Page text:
How the IRS Taxes Commission Income

How the IRS Taxes Commission Income

Commission can be a great source of extra income to supplement your regular wages and help offset expenses. However, just like all other sources of income, commission income will be taxed by the government.

This post discusses how the IRS taxes commission income.

Does the IRS Consider Commission as Wages or Supplemental Wages?

The IRS generally considers commission as a supplemental wage. Supplemental wages are additional employee “wage” payments outside their regular wages. The IRS taxes supplemental wages differently than regular wages depending on how an employer pays these extra wages to the employee.

How Is Commission Taxed If You’re an Employee?

There are a few scenarios that determine how the IRS taxes commission that employees receive from their employers.

A. If Wages and Commission Combined as Single Wage: When your commission and wages are combined with the amounts not specified for each, the IRS taxes it as a single payment for a regular payroll period.

B. If Wages and Commission Separate: When your commission is paid separately from your regular wages or is combined with them but the amounts are listed separately, your commission is taxed based on one of the following withholding methods:

Percentage Withholding

A percentage approach to tax withholding requires your employer to withhold a flat 25% tax on your commission.

Aggregate Withholding

An aggregate approach requires your employer to withhold commission tax as follows:

  • Step 1: When your commission and regular wages are paid together, your employer combines the two. If your wages and commission are not paid together, your employer will add commission to either (1) regular wages paid, (2) wages that will be paid in the current period, or (3) wages that were paid in the prior period.
  • Step 2: Determine the appropriate income tax withholding based on the combined amount for regular wages plus commission and your W-4 allowances.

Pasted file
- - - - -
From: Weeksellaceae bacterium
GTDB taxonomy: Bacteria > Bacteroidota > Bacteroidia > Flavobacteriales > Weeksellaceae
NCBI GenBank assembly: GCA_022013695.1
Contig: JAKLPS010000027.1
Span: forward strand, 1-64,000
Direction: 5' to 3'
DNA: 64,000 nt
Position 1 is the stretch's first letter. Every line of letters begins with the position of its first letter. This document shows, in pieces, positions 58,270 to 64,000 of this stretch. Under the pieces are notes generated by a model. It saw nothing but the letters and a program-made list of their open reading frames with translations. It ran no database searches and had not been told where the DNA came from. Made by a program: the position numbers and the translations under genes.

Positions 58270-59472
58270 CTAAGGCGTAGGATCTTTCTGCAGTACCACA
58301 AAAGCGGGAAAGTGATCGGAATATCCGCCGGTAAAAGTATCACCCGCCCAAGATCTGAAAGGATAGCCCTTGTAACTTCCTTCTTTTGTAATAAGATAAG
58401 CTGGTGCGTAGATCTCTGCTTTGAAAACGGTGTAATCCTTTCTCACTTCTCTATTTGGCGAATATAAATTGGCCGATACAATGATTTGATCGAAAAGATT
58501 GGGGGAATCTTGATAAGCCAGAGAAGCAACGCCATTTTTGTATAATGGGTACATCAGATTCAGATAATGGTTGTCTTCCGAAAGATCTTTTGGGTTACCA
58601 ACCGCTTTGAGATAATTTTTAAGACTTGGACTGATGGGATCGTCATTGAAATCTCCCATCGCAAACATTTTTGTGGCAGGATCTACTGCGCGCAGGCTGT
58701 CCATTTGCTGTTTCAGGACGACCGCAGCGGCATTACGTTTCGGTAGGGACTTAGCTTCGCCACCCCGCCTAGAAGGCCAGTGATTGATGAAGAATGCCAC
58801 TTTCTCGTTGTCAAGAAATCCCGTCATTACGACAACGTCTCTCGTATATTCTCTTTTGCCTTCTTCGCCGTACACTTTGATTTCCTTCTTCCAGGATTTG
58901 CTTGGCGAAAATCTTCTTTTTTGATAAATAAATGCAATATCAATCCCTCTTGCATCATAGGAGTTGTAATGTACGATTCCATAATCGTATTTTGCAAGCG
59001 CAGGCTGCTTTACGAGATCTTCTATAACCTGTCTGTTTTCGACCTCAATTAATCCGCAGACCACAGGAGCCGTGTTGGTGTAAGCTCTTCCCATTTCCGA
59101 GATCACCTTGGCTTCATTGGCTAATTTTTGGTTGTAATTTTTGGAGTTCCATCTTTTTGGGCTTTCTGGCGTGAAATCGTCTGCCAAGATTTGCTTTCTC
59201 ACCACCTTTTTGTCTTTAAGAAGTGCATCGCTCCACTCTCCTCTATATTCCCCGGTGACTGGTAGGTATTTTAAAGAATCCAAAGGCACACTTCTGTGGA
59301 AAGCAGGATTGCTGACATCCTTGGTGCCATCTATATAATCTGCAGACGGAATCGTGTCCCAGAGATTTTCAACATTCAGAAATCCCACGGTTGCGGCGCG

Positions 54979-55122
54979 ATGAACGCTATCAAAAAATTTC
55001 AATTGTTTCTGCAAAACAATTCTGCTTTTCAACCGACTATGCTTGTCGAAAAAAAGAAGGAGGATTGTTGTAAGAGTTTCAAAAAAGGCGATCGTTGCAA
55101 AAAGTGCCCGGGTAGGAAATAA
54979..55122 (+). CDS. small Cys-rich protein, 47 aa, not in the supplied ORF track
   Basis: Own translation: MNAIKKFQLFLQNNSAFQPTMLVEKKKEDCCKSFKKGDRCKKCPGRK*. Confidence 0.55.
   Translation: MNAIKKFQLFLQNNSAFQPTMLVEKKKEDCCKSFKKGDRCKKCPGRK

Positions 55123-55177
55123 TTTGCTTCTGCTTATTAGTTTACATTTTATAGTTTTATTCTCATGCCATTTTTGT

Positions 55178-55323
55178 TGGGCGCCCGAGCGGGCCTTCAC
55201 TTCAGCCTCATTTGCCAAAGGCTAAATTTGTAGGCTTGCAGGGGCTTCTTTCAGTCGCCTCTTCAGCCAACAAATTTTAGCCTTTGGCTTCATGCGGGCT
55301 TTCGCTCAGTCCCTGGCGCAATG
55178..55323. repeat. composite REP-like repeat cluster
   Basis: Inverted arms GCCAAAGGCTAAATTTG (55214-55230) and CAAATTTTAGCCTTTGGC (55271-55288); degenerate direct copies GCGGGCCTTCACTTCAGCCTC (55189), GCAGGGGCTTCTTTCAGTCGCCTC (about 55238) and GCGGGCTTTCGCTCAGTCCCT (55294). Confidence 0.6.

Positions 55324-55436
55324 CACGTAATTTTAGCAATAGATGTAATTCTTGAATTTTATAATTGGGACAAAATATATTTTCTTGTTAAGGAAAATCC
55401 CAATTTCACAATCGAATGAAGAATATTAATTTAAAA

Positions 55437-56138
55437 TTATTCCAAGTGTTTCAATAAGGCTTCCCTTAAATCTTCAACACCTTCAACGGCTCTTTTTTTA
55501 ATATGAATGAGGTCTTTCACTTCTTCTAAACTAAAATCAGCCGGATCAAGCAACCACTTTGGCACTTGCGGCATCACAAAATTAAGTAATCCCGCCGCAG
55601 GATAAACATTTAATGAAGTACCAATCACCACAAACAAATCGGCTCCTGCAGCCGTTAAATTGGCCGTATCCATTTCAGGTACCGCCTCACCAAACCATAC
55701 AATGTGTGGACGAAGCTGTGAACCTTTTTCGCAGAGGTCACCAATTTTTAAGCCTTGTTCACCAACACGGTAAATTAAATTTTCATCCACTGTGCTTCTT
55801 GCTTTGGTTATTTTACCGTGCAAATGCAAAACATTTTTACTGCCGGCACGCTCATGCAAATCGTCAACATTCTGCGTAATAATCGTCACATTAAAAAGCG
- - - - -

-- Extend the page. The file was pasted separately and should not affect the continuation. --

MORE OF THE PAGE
• Step 3: Calculate the income tax for regular wages.
  • Step 4: Subtract the tax withheld from regular wages.
  • Step 5: Withhold the remaining tax from commission.

How Is Commission Taxed If You’re Self-Employed or an Independent Contractor?

If you are classified as self-employed or an independent contractor, the tax treatment for your commission changes. Ideally, the IRS requires you to calculate and set aside the appropriate amount of taxes on your commission and regular income.

Remember, this is your responsibility, not that of your client. Your income, including commission, is subject to 15.3% self-employment tax (2.9% for Medicare and 12.4% for Social Security.)

Ordinary income tax rates and state taxes also apply. Self-employed or independent contractors often pay estimated quarterly taxes. This is challenging if your commission varies.

What Do You Do If You Earned Commission and Can’t Pay Your Extra Tax Liability?

If you receive commission and cannot afford to pay your extra taxes, you can take advantage of one of these IRS payment plans:

  • Installment Agreement: The installment agreement is a long-term monthly payment plan with the IRS. You can qualify for tax debt installment payments if you owe $50,000 or less, including penalties and taxes.
  • Offer in Compromise: An OIC is an “offer” you submit to the IRS to settle your entire tax debt for less than the total amount you still owe. To be eligible, you must show paying your full tax debt, even in monthly payments, will put you in a dire financial situation.
  • Currently Not Collectible: CNC status temporarily stops the IRS from trying to collect unpaid back taxes. However, if approved, your tax debt will continue accruing interests and penalties.

Earning a commission can be a pleasant reward for a job well done and is a lucrative supplement to your regular wages. However, you need to pay appropriate taxes on your commission to avoid getting into tax debt problems with the IRS.

If you need help paying the taxes due on your commission income, start with a free consultation.

6 Simple Questions. Free Evaluation.